Speaking of “musician’s cities”, here’s yet another really good rock band from Philadelphia. Granted, Low Cut Connie are a little less on the indie side than most of the bands coming out of Philly these days. Instead, they lean a bit more on an old-fashioned kind of rock and roll boogie, which somehow doesn’t sound horrible? I don’t know. A band entrenched this much in the roots of rock doesn’t seem like it should sound this good in 2018. A band of bros this entrenched in good time party rock also doesn’t seem like it should sound this good in 2018, but by god, this album is super fun and super rockin’, and sometimes, isn’t that enough?
I’ve probably talked about it before, but there definitely seems to be an emerging generation of female indie singer-songwriters that seem to fall into a somewhat similar camp. I probably talked about a bit in the piece I wrote about the Soccer Mommy and Lucy Dacus albums that came out this year, this idea of “bedroom indie rock”. A defining factor in these bands, is they always seem to be led by insular young women wise beyond their years. Snail Mail’s Lindsey Jordan seems to take this to another level, seeing as though she’s only 18 years old, but writes complex indie rock jams like a seasoned veteran. Songs like the stand-out “Heat Wave” aren’t necessarily anthemic, but are instead are content to go in their own winding directions. Her unpandering approach to catchy songwriting makes it a bit surprising that she’s been as buzzed about as she has been, but I suppose her budding talent is just that undeniable.
Being a Seattle music fan, Thunderpussy is a name I’d heard a lot the past few years, but never went to the trouble of seeing them live or really getting to hear much of their music, considering they took a while to finally get signed to a label. But when they did, they went a bit big, getting signed by a major label subsidiary, and rising aptly to the occasion of sounding like a big-time rock band. Clearly, the appeal of this band is the way they so effortlessly appropriate the male-dominated swagger of ’70s classic rock into an all-female band. Which doesn’t seem like an easy thing to pull off, but somehow Thunderpussy lives up to their awesome name by delivery the goods with plenty of big riffs and plenty of bravado.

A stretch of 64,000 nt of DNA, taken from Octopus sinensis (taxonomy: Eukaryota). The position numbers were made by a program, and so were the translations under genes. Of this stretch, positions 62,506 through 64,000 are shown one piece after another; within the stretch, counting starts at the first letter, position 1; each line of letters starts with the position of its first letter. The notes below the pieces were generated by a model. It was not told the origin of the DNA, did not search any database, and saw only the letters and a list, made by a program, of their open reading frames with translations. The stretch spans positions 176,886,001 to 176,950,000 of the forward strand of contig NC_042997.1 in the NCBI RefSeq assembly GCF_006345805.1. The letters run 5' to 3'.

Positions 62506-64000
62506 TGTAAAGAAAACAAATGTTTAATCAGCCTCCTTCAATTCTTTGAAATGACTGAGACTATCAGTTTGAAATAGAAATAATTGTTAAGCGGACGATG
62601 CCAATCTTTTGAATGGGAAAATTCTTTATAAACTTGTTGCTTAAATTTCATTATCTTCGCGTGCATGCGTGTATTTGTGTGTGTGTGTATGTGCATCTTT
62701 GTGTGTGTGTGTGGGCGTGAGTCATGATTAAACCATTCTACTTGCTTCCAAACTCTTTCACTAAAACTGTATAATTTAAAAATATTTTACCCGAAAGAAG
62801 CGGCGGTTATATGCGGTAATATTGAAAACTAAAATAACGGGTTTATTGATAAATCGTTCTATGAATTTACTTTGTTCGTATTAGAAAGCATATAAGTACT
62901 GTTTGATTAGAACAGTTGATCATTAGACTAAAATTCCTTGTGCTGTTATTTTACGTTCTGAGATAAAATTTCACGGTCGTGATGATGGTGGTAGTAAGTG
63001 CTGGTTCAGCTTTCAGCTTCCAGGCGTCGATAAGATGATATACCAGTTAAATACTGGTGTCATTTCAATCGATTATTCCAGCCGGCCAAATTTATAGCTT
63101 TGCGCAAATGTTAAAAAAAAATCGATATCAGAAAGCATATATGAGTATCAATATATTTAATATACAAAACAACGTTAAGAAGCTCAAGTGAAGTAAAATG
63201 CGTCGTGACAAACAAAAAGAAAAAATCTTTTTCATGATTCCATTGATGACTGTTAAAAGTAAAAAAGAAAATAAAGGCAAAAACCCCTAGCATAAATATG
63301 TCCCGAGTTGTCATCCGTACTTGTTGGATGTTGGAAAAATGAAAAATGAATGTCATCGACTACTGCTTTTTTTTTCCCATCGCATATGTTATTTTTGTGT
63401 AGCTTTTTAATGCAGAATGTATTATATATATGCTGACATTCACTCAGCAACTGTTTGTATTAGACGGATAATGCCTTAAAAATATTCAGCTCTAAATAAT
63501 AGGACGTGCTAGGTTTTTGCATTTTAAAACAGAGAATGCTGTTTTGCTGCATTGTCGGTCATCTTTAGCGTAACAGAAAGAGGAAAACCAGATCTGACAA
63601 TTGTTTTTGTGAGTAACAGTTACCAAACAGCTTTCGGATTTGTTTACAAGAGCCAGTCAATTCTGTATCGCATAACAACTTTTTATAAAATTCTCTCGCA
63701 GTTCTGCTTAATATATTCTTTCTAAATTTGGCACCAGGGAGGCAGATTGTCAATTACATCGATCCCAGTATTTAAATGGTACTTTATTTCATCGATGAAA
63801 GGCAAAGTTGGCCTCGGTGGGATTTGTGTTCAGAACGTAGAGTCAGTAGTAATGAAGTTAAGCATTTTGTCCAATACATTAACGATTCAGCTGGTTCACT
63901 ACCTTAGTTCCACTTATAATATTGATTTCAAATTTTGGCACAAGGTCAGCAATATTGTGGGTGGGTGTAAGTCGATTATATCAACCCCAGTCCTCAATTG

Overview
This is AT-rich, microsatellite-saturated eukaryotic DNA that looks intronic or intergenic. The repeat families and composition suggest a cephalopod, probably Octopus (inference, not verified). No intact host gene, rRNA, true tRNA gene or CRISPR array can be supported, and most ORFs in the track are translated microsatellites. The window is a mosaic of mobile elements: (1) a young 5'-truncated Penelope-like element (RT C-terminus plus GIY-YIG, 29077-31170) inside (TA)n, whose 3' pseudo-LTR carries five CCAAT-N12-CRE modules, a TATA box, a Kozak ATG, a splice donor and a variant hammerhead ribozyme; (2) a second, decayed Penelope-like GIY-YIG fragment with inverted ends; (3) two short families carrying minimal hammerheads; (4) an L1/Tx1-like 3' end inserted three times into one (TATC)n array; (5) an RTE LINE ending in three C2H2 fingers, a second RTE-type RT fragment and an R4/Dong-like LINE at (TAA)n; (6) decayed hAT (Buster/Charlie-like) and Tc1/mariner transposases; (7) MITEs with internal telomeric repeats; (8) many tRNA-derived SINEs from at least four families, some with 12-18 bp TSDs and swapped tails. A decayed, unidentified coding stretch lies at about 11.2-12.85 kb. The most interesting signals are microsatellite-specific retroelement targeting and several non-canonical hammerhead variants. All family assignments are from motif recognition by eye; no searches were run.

I liked the last two Lykke Li albums, somewhat surprisingly, because I liked them back when I wasn’t giving much straight-up pop music the time of day. Granted, that’s still usually the case, though I’ve tried to become a little more open towards pop music the past few years. Anyways, I think I always liked Lykke Li because she seemed like such a quintessential pop star, but always remained somewhat unconventional. Her last album seemed to embrace a kind of penchant for power ballads that seemed both a little out-of-step and also weirdly in-step with modern pop music. On this latest album, Lykke seems to be trying a little harder to sound like modern pop, and for whatever reason it rings a little false for me. Fortunately, the album avoids being a complete disappointment with its last two tracks, which have a unique mix of being both minimalist and anthemic that I wish the rest of the album had been able to tap into.
Figured I’d end this (overly long) post on a high note. I don’t know that I have much to say as to why Hell-On is a great record, since I spent a lot of time praising Neko Case’s immense strengths as a singer/songwriter in my recent Retrospecticus. And there isn’t much on this latest record that I didn’t think Case was already capable of, as it’s filled with the kind of heartbreak and wisdom that one can always expect from her.
But at the same time, there are plenty of surprises here. At nearly 7-minutes, “Curse of the I-5 Corridor” is one of the more epic songs in her catalog, which manages to evoke the ghosts of her past in a way that’s both beautiful and haunting. Much of the album follows in this vein, seeing Neko looking back on her past bad decisions, while also assessing the simple trials and tribulations of the here and now. Björn Yttling’s production is somehow polished and loose at the same time, and in the process makes for an album that feels raw and ragged at times, but also like it’s the work of a season pro.